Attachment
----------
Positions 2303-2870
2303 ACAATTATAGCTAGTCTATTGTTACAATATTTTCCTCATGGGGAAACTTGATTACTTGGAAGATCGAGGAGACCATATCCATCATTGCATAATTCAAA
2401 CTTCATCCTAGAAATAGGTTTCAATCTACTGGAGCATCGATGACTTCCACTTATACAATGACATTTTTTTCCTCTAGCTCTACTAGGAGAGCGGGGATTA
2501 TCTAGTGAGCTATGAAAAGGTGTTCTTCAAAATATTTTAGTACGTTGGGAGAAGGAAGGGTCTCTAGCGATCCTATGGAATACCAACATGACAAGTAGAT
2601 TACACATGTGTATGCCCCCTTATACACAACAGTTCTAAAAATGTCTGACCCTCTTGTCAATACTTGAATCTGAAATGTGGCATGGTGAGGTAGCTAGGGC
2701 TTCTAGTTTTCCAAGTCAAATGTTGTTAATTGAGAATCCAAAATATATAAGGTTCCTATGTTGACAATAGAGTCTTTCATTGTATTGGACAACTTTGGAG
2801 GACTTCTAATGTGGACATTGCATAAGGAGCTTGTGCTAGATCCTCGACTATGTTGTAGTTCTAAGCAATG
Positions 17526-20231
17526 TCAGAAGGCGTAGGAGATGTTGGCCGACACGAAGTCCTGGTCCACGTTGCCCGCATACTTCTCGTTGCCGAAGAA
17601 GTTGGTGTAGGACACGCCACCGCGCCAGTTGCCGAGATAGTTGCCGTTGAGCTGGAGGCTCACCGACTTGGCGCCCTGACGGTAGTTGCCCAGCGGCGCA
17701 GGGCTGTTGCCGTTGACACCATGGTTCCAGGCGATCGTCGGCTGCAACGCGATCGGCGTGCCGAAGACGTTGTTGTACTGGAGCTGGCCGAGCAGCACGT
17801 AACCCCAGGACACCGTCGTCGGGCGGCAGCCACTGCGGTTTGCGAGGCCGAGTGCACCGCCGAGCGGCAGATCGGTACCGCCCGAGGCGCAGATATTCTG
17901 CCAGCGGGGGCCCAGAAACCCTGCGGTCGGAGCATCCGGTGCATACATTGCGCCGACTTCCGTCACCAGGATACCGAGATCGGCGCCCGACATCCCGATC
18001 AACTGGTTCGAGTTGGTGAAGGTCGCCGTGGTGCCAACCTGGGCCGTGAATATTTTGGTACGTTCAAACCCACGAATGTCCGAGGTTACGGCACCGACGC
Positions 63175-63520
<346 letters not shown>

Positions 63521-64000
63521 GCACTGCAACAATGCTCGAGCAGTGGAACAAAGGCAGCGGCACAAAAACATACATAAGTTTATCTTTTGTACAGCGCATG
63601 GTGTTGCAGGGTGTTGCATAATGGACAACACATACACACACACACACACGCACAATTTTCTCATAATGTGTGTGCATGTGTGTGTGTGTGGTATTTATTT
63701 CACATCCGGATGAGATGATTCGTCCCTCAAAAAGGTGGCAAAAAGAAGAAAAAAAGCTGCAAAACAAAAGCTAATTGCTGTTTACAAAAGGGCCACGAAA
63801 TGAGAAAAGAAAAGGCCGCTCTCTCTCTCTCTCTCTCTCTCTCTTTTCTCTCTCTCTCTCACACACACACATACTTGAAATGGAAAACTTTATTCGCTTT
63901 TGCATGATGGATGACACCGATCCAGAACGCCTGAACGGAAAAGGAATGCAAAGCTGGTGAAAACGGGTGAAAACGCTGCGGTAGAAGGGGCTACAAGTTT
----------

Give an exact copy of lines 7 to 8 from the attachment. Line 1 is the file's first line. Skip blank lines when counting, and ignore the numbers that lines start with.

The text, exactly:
2801 GACTTCTAATGTGGACATTGCATAAGGAGCTTGTGCTAGATCCTCGACTATGTTGTAGTTCTAAGCAATG
Positions 17526-20231